Measurement of height and weight in large studies may force the use of multiple measurers. The purpose of this study was to evaluate the reliability of height, weight, and body mass index (BMI) measures collected by multiple measurers in a large, statewide BMI surveillance program. A random subsample of schools (n=30) was selected from schools that participated in the 2009 to 2010 Ohio third-grade Oral Health/BMI surveillance program. Children (n=1,189) were measured by multiple volunteer health professional measurers and again by a trained researcher, who was standard across all schools. Mean differences for height, weight, and BMI percentiles were calculated for BMI category classifications. Agreement was estimated by the reliability coefficient, McNemars test, and Kappa statistic. Sensitivity, specificity, and positive and negative predictive values were estimated using the trained researcher measures as the reference. Overall mean differences (95% confidence interval) were 0.45 (0.41-0.48) cm for height, 0.07 (-0.01-0.15) kg for weight, and 1.37 (1.20-1.53) for BMI. The correlation coefficient for all three measures was over 0.9 (P<0.01), indicating a strong positive association between measures. BMI category classifications showed substantial reliability (Kappa range: 0.94-0.96). Percentage agreement ranged from 98% to 99% for all BMI categories, as did sensitivities and specificities. Positive predictive values for all BMI categories were approximately 97%, and close to 100% for negative predictive values. Reliability for height, weight, BMI percentile, and BMI classification was very high, supporting the use of multiple trained measurers in a statewide BMI surveillance program. Similar methods can be applied to other public health and clinical settings to improve anthropometric measurement reliability.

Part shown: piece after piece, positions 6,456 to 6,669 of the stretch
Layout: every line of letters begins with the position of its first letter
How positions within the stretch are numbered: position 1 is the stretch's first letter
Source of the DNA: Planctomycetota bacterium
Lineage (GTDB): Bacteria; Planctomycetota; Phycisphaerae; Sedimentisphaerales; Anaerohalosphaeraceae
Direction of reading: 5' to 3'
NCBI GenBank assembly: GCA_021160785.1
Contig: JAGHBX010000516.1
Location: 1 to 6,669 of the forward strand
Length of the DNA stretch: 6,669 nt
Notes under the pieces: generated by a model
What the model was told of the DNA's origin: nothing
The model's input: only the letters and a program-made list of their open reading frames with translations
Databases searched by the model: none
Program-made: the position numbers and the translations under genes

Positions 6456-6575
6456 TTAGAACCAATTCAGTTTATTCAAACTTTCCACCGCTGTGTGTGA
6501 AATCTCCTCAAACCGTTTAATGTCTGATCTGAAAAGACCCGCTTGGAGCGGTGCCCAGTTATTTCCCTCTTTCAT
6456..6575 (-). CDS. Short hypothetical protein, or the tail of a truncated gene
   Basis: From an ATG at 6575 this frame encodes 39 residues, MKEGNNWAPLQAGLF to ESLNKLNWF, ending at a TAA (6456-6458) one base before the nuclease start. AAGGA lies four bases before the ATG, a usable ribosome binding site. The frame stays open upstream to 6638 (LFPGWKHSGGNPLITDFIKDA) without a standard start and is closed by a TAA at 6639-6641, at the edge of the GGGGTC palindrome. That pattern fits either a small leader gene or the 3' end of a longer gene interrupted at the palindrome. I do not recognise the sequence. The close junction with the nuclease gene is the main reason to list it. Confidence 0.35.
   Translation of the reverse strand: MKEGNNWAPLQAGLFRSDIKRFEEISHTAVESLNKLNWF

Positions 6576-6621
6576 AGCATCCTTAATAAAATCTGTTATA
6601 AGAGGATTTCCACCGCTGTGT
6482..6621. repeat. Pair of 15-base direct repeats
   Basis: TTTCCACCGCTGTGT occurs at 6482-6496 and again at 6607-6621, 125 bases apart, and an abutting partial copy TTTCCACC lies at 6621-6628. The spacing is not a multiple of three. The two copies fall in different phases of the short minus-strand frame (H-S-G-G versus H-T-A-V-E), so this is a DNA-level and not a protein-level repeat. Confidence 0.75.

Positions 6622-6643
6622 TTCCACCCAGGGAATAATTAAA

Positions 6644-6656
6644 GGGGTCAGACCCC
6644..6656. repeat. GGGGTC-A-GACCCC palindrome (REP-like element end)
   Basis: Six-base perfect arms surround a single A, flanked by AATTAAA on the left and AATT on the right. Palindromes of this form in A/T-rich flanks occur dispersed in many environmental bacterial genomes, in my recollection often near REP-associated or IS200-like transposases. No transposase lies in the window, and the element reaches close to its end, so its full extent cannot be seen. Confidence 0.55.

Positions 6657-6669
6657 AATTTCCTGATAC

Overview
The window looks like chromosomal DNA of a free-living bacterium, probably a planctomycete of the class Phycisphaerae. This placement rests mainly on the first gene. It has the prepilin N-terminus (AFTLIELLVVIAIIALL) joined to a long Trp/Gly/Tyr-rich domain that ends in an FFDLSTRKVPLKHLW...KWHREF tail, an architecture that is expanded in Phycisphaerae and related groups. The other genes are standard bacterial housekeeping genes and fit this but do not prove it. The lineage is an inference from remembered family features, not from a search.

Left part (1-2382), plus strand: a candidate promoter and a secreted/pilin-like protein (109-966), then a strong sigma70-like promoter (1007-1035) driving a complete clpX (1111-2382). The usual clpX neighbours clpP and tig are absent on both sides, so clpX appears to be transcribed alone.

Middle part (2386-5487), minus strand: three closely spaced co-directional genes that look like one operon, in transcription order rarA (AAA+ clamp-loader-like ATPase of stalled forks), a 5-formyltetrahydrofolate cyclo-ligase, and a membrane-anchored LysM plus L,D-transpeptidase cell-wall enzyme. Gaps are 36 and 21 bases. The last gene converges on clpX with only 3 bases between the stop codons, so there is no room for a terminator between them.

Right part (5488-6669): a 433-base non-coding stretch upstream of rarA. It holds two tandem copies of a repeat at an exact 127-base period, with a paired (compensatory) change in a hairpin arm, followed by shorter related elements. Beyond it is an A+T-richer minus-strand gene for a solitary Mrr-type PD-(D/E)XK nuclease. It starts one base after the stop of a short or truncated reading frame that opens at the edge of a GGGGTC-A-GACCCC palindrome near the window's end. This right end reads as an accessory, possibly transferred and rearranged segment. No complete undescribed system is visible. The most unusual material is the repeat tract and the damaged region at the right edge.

Related JoVE Video
Psychometric properties and administration of the wrist/hand subscales of the Fugl-Meyer Assessment in minimally impaired upper extremity hemiparesis in stroke.
Arch Phys Med Rehabil
Show Abstract
Hide Abstract